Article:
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Bengal Morning Takes: What to expect from Andy Dalton

CINCINNATI -- An argument could be made that the outcome of the Cincinnati Bengals' Sunday afternoon wild-card round playoff game against the Indianapolis Colts could come down to how well Andy Dalton plays.

Essentially, the big question is: Which Dalton will show up?

Will it be the one who began this season completing passes at a 62.5 percent or better clip through the first five games? Or the one who mustered a meek 2.0 passer rating in prime time against Cleveland? Will we see the quarterback who threw three touchdowns without an interception at New Orleans? Or the one who has an 0-3 playoff record with one touchdown and six picks in three postseason starts?

That's the $115 million-dollar question.

Based on what they've seen in practices and the locker room this week, Dalton's teammates are confident they'll see a winning quarterback this weekend.

"I expect a big game from him," rookie running back Jeremy Hill said Thursday. "I like the way he's been practicing. He's had a great week of practice and [Friday] is going to be the icing on the cake. So we've got to go out there and make sure we do everything right [Friday] and execute and get all the finite details of the game plan. I'm excited and really looking forward to seeing Andy play."

Those who have followed the Bengals the last three postseasons know all too well that winning a playoff game remains among the biggest giants for Dalton to knock down. Earlier this season, he ended the narrative that he couldn't win at Baltimore. He put a brief halt to the notion he couldn't win in prime time, claiming a win over Denver on a Monday night. He also led the Bengals to its first 3-0 road trip (Weeks 11-13) in franchise history.

So there are reasons for the Bengals to be optimistic about their starting signal-caller's playoff run this year.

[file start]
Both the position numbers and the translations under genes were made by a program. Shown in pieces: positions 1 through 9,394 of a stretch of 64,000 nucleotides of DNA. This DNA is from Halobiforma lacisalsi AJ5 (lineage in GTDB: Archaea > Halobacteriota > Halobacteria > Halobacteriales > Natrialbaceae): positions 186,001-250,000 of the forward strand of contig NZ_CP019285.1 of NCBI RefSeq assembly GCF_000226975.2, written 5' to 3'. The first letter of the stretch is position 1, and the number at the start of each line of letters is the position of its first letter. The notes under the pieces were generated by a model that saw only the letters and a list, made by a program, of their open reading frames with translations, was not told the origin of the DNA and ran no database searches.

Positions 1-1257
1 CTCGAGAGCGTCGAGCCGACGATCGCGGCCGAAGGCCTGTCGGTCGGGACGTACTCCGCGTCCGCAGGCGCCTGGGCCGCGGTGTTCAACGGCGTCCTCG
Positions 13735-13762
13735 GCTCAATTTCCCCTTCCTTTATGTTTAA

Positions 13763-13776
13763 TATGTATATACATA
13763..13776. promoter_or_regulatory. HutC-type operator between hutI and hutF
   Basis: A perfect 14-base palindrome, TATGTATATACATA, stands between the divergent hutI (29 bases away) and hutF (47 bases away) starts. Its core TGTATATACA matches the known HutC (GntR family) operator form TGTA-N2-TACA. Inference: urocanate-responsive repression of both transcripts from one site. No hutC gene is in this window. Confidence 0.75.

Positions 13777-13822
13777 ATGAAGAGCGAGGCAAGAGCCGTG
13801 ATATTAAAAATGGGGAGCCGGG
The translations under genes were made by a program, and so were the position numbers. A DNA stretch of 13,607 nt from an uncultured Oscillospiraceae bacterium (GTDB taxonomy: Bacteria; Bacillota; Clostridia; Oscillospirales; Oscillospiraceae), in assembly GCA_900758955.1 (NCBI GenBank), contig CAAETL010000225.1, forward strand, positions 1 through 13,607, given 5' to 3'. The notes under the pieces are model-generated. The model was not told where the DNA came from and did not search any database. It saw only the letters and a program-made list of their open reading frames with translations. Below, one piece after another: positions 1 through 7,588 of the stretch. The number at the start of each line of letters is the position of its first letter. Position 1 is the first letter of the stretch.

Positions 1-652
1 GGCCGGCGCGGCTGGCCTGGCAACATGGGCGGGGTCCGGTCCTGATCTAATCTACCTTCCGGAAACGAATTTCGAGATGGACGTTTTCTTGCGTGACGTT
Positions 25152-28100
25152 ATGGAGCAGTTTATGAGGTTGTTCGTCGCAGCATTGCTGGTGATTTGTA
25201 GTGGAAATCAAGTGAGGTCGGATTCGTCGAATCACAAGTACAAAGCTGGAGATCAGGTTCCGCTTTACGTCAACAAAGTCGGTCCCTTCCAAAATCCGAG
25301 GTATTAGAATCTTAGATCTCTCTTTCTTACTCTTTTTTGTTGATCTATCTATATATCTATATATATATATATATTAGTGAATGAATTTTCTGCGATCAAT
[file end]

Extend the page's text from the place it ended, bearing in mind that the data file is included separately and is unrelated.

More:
"I expect a winning quarterback, period," offensive coordinator Hue Jackson succinctly said earlier this week. "It's winning time."

Dalton and the Bengals could use the help from their running game. Hill finished the regular season with 1,124 rushing yards, five shy of tying Corey Dillon for the franchise's single-season rookie rushing record. That number is most impressive because it wasn't until Week 9 that Hill's role expanded following an injury to previous starter Giovani Bernard. Since Week 9, Hill leads all rushers in yards with 929.

It will be interesting to see what the Bengals do on their first two drives Sunday. In their dominating 30-0 win at Cleveland last month, they ran the ball 11 times on their first 22 plays, including the first four plays of the game. All four were handoffs to Hill.

In their last two games, the Bengals' second drives have been capped with interceptions on balls that were either too high for their intended target (A.J. Green) or thrown into double coverage at a time when Dalton and Green had a miscommunication.

Regardless what they do at the start of Sunday's game, it's clear the Bengals plan to obey their leader's every command.

"I expect Andy to be Andy Dalton," receiver Mohamed Sanu said. "He's a very good quarterback and he knows how to command his offense, and knows how to run this offense. We're all going to follow him and he's going to take us where we need to go."